Inspiring quotes and heated debate focus on the role of the teacher. What about the role of the student? What responsibility does the student have for their education? That was the question presented in three acts during this week’s episode of The Apprentice where the teams were asked to design and run a miniature golf course.
Act 1: In Which Audrey Offers Her Beautiful Mind
Attempting to prove she’s more than a pretty face, Audrey volunteers to serve as team leader. After some controversy, Net Worth appears to agree that Audrey has what it takes. She vows to bring out the best in each person and begins to delegate responsibility to each team member based on their skills. Craig would take the lead in marketing, Chris would design the course and John would be in charge of promotions.
So far, so good. CEO ‘s know that leadership begins by clearly defining goals, roles and objectives. If everyone cooperates, Net Worth’s only competition should be Magna. However, Classroom CEO’s will tell you that those who are led, will not always follow. Craig, Chris and John exhibited classic passive/aggressive behavior when they called to ask if they should hand out flyers or build the course. This is where Audrey stumbled; she chose to respond to the question presented rather than follow the plan she proposed. She found herself in the same position as many teachers – trying to force the team to do what’s best for them.
The most potent strategy for leaders — whether in the classroom or the boardroom — is to take the time to plan for the unexpected. We call this planning the “invisible guard rails.” The “invisible guard rails” allow leaders to effectively delegate responsibility using a variety of techniques. Using traditional classroom strategies, Audrey might have responded by suggesting Craig, Chris and John review their assignments. Had they done so, they would have seen they were asked to market, design AND promote.
The same information could have been discerned using project-based learning strategies. Audrey could have answered their question with a question, asking each team member to explain their role as they understood it. This would have allowed her to maintain control while requiring the team members to shoulder their responsibility.
Act 2: In Which Magna Enrolls in the School of Rock
While Audrey was struggling to get her team to accept their individual responsibilities, Stephanie seemed to be playing the role of Jack Black in “The School of Rock.” Although he wasn’t a teacher, Jack Black took a group of students who had only experienced traditional education and helped them blossom into rock and roll stars using project-based learning. He made it look easy and so did Stephanie. Stephanie’s team took ownership of the task and crafted a cross-promotional strategy to shut out Net Worth.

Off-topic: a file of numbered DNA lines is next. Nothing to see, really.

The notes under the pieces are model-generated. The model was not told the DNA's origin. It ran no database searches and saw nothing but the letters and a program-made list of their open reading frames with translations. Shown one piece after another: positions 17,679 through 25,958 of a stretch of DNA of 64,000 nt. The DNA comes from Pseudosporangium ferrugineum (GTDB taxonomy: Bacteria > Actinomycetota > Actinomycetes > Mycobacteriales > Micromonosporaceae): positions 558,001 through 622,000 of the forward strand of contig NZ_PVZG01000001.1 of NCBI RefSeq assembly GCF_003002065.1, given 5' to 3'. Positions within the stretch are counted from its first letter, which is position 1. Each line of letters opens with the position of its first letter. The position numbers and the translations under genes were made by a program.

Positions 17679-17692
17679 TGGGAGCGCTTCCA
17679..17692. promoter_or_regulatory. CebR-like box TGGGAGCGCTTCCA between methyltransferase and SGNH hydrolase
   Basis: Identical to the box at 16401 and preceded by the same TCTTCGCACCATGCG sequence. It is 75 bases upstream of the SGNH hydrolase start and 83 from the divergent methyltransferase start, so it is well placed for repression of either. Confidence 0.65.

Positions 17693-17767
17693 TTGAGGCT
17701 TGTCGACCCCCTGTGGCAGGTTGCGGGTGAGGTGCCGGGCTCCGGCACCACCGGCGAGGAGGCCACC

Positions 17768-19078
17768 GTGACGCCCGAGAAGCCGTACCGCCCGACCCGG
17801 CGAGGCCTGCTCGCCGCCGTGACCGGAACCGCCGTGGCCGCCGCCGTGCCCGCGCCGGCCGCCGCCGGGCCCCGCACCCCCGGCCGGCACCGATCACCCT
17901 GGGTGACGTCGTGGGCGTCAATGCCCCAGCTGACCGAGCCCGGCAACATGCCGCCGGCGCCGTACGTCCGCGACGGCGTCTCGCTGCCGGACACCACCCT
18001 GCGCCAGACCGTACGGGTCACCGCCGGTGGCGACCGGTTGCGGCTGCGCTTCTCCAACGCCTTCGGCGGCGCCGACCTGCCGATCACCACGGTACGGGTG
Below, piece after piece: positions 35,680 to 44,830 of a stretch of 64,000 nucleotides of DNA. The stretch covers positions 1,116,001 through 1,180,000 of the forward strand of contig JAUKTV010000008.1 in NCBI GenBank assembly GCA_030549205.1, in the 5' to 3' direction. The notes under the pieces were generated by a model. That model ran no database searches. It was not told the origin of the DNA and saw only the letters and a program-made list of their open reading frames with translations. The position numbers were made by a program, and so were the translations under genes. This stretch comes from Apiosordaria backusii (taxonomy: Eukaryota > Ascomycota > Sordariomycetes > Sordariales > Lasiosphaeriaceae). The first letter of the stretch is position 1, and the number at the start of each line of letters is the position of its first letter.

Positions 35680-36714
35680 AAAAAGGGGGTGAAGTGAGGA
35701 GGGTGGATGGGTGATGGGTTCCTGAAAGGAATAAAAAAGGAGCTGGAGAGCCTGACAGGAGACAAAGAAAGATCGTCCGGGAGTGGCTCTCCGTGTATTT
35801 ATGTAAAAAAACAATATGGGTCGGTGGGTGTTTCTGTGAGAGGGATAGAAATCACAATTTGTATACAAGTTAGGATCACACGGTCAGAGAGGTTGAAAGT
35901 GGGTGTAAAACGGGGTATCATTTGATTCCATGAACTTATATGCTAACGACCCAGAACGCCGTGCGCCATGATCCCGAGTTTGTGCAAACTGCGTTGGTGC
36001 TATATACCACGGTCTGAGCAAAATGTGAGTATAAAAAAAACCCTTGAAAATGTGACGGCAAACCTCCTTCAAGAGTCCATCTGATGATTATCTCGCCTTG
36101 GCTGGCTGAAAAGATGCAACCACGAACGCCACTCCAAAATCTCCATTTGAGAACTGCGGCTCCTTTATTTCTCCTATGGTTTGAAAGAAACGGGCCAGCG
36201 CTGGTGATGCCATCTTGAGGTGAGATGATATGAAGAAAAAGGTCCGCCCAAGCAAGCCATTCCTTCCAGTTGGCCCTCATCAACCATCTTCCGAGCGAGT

Does this mean Stephanie’s a better leader than Audrey or that Black’s a better teacher than Ned Schneebly? No, not necessarily. Leadership and education depend upon several key ingredients including the acceptance of individual responsibility by each student/team member. It’s been said that you “Can’t nail Jell-O to the wall.” It’s equally true that you can’t make someone learn. There are, however, key techniques for motivating them to want to learn. They include making the task relevant, important and challenging; directing the activities so they require the use of a variety of learning strategies; and organizing the teams so they’re comprised of a combination of personality types. According to Marc Changnon, Education to Careers Coordinator for Champaign Unit 4 High Schools, “This is where project-based learning really brings it home to the students.”
Act 3: In Which the Clowns Take Over the Asylum
It was a beautiful day for Magna. Their “Safari Sunday” miniature golf course was open, the team was working together to attract customers and their cross promotion with area vendors was resulting in increased traffic. Across the way, the cloud of disharmony continued to follow Audrey and Net Worth. The male team members were complaining about putting on the clown outfits to promote the circus theme. When they finally donned the colorful garb, Chris added his own touch – a pinch of tobacco between the cheek and gums. Needless to say, Net Worth lost and had to go to the boardroom.
The Donald, a traditionally educated guy, followed his tendency to focus all the blame on the team leader. This has resulted in several situations where the other contestants are safe to coast and/or sabotage the team. The same is true of society in general when it comes to education. If a student gets poor grades, we wonder about the teachers. If a group of students regularly find themselves facing disciplinary action, we wonder about the teachers. If a school is placed on academic probation as a result of poor achievement test scores, we wonder about the teachers.
While “The Apprentice” is a game and we expect to have only one winner, education is reality. If we want to leave no child behind and win as a society, we have to help the entire team accept its responsibilities for winning.